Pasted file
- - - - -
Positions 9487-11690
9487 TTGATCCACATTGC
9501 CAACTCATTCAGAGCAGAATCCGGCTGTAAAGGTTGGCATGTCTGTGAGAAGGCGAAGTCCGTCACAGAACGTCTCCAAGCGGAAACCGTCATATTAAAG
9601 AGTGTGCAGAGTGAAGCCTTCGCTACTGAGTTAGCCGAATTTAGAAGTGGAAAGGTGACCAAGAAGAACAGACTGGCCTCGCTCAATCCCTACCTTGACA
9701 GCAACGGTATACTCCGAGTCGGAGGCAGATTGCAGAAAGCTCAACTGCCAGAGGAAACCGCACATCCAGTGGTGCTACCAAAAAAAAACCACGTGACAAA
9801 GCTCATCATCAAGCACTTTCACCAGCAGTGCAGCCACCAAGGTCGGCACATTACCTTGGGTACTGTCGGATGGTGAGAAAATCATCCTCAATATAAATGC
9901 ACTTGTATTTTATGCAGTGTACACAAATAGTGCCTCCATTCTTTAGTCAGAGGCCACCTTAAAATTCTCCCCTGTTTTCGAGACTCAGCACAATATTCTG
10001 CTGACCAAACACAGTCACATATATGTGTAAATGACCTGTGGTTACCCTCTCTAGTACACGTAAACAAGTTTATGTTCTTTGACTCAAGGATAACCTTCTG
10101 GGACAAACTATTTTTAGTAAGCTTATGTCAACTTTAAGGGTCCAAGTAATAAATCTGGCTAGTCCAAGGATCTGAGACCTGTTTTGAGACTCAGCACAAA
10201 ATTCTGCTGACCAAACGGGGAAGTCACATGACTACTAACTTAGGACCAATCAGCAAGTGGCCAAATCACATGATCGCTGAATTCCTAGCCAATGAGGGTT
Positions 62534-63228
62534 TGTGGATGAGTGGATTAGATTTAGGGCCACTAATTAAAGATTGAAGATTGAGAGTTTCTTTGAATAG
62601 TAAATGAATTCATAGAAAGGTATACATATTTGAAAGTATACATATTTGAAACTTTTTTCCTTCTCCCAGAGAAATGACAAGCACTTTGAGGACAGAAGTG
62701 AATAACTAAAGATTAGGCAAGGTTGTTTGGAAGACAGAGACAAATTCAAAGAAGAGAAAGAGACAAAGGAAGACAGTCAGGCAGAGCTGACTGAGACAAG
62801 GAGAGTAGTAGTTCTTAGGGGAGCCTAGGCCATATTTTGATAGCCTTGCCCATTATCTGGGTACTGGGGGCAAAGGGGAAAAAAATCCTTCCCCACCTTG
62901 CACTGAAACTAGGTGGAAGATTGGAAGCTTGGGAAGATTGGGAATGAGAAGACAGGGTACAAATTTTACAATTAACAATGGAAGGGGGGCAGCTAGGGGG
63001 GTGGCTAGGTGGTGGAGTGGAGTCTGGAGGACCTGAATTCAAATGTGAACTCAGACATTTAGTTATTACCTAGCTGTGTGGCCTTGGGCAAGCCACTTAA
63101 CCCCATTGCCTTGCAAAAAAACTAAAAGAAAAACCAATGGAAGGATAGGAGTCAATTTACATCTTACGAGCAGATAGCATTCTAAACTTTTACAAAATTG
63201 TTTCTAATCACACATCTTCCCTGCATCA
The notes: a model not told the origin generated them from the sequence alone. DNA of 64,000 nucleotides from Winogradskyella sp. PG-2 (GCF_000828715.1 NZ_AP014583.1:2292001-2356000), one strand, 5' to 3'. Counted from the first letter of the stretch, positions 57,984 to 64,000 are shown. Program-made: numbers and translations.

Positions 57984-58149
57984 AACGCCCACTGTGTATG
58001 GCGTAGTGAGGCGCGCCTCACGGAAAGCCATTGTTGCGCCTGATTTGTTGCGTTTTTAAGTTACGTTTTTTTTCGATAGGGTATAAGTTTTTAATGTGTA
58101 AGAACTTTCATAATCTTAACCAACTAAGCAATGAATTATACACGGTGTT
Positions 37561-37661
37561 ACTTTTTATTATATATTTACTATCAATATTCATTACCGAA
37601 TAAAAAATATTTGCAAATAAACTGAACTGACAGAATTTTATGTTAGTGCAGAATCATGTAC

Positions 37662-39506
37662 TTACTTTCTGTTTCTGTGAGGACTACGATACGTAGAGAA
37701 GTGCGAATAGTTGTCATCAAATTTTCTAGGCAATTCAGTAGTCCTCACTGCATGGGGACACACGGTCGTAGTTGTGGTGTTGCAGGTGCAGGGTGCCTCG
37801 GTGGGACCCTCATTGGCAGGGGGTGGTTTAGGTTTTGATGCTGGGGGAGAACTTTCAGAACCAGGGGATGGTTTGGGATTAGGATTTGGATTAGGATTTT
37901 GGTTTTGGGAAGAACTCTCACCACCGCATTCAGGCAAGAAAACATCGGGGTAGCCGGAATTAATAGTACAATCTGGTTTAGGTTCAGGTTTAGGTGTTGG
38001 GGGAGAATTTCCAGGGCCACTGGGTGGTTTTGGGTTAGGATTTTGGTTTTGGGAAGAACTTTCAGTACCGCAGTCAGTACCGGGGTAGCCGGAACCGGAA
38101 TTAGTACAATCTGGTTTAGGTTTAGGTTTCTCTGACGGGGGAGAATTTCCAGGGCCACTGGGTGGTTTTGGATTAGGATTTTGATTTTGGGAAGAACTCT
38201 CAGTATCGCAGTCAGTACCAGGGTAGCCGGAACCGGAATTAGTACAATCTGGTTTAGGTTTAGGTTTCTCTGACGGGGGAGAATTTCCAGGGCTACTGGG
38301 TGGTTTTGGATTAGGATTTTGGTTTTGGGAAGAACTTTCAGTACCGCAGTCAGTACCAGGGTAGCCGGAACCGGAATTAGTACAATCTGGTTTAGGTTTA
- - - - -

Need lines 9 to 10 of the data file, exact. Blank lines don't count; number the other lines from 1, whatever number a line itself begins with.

10101 GGACAAACTATTTTTAGTAAGCTTATGTCAACTTTAAGGGTCCAAGTAATAAATCTGGCTAGTCCAAGGATCTGAGACCTGTTTTGAGACTCAGCACAAA
10201 ATTCTGCTGACCAAACGGGGAAGTCACATGACTACTAACTTAGGACCAATCAGCAAGTGGCCAAATCACATGATCGCTGAATTCCTAGCCAATGAGGGTT